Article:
Saint Martin's Day celebrations in Poznań 2021
The name day of Saint Martin (Święty Marcin) Street is a Poznań way to celebrate the National Independence Day. Only in Poznań is it celebrated so joyfully, colorfully and ... sweetly.
On Thursday, November 11th, 2021, we invite everyone to the renovated section of Saint Martin street (ulica Święty Marcin), where from 11 am to 6 pm you will be able to meet many and many activists and non-governmental organisations, including those working for people with refugee experience. There will also be participants of the annual procession, as well as music, sports and circus shows and dance. In front of the Castle, there will be a four-day St. Martin's Fair, where, apart from traditional croissants, you will be able to buy handicrafts and lots of other attractive items.
The St Martin's croissant is a really serious matter, because information about what it consists of, what it looks like and how much it weighs is published in the Official Journal of the European Union, because St Martin's croissants are covered by the protected geographical indication symbol. This means that they can be baked under this name only in Poznań and its vicinity by confectioners who have an appropriate certificate. The document is valid only for a given year and must be renewed, and the entire procedure is handled by the Confectioners 'and Bakers' Guild in Poznań.
The most important ingredients are a semi-French cake, a filling based on white poppy seeds, as well as dried fruit and nuts that make the croissant so rich in flavors. You cannot ignore the shape of the baking (it refers to the horseshoe of the horse that Marcin from Tours rode) and its weight, which must be between 150 and 250 g. Although confectioners cannot change the basic recipe and specifications, they may slightly change the proportions of ingredients and additives (e.g. the type of nuts is not specified, so they can be walnuts or peanuts).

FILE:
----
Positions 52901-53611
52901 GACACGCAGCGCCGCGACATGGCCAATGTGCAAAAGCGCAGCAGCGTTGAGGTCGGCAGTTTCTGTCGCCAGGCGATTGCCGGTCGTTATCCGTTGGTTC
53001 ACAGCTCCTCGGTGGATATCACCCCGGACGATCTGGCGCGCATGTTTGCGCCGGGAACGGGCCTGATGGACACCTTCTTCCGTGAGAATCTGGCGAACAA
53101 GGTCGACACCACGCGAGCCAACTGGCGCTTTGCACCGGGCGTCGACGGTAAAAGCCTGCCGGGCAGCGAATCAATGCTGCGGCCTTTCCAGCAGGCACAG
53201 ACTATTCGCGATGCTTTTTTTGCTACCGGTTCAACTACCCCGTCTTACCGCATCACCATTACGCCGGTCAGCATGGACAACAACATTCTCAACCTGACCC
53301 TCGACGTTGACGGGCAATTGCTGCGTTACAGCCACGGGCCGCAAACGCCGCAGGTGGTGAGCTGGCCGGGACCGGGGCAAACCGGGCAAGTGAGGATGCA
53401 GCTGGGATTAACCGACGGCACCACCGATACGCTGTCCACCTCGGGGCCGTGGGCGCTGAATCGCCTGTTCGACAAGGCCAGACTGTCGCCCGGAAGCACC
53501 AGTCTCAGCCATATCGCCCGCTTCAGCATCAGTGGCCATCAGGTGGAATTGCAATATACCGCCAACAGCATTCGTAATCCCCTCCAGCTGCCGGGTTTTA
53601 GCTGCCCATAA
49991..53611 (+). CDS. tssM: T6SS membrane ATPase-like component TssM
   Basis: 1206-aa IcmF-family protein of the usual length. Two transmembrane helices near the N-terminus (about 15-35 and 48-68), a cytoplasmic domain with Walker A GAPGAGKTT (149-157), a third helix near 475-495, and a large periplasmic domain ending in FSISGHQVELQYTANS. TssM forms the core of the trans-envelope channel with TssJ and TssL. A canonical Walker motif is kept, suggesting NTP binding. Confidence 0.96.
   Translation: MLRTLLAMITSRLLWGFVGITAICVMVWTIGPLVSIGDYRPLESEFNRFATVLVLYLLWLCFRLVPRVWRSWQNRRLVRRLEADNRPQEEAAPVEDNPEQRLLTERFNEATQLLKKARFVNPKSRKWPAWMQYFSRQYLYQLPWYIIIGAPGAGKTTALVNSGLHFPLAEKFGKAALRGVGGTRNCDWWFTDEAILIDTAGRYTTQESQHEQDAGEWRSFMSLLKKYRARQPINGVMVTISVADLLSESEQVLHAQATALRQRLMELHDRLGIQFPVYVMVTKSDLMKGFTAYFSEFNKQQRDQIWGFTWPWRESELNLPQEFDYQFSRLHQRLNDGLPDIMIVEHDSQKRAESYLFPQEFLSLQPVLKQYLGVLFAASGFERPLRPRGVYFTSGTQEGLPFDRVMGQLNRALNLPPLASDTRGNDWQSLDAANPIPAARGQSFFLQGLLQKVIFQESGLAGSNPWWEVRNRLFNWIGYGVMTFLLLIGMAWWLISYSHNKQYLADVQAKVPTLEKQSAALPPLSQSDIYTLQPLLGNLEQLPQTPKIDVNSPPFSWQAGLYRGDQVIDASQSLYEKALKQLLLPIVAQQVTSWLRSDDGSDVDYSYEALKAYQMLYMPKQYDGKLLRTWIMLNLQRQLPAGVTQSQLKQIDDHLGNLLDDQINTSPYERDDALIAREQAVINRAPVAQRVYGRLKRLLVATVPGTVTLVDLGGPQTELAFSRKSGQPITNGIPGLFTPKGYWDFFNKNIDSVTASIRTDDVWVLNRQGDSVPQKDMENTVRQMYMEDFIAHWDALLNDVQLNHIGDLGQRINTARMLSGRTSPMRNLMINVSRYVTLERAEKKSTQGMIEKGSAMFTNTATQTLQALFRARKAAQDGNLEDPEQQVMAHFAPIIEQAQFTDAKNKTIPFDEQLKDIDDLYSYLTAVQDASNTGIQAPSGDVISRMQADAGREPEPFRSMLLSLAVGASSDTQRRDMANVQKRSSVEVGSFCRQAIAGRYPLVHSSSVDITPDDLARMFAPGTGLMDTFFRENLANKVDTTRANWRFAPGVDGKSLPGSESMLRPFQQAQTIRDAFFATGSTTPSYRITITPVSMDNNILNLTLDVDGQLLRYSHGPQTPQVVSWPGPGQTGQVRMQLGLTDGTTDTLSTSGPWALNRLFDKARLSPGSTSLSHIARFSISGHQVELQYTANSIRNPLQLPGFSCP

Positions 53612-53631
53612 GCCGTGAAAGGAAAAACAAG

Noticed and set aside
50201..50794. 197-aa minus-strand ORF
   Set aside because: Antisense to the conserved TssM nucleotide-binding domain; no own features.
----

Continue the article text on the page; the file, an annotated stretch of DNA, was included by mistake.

How to recognize the original St. Martin's Croissant? The easiest way to ask for a certificate. Moreover, once we try a real croissant, it is hard to confuse it with another. The name can also serve as a clue. Various "Poznań croissants" and the like usually suggest that this is not what we are looking for. It is worth remembering that the croissant has a 170-year history. There used to be many more variants of it. Anyway, today a real St. Martin's croissant is made according to one recipe and is the pride of Poznań.
Of course, for their own private use, everyone can bake croissants anytime, anywhere.
Celebration of St. Marcin Street or the name day of Święty Marcin Street is a celebration for our times. It is worth remembering where the St. Martin's croissants came from. Martin of Tours was a Roman legionary who met a poor wanderer on his way. He did not inquire where he was coming from and who he was. He knew, however, that he needed help, so he shared half his coat with the poor. Then he became a Christian saint and, according to legend, somewhere in the nineteenth century, a confectioner from Poznań had a dream. This one began to bake croissants. Some of them began to distribute to the needy, and the other - in Poznań - to sell. Thanks to this, he had the means to further help.
The date of the Name Day of St. Martin's Street is also the National Independence Day, in Poznań, due to this coincidence of dates, celebrated exceptionally colorfully, colorfully and joyfully. At the same time, it is an opportunity to remind how important community, hospitality, openness and empathy are.
The Poznań Croissant Museum is a living center of Poznań's traditions and culture. It is located in the very heart of Poznań - in the Old Market Square with a view of the town hall tower with goats. It is a place for everyone who wants to get to know Poznań, its specificity, language and symbols, with particular emphasis on St. Martin's Croissants. However, you will not see inaccessible showcases with exhibits here. On the other hand, in an intimate, relaxed atmosphere, and humorous shows, you will get to know the history of Poznań and its sweetest symbol.
Fot. Marek Zakrzewski, Jakub Pindych, Rogalowe Muzeum Poznania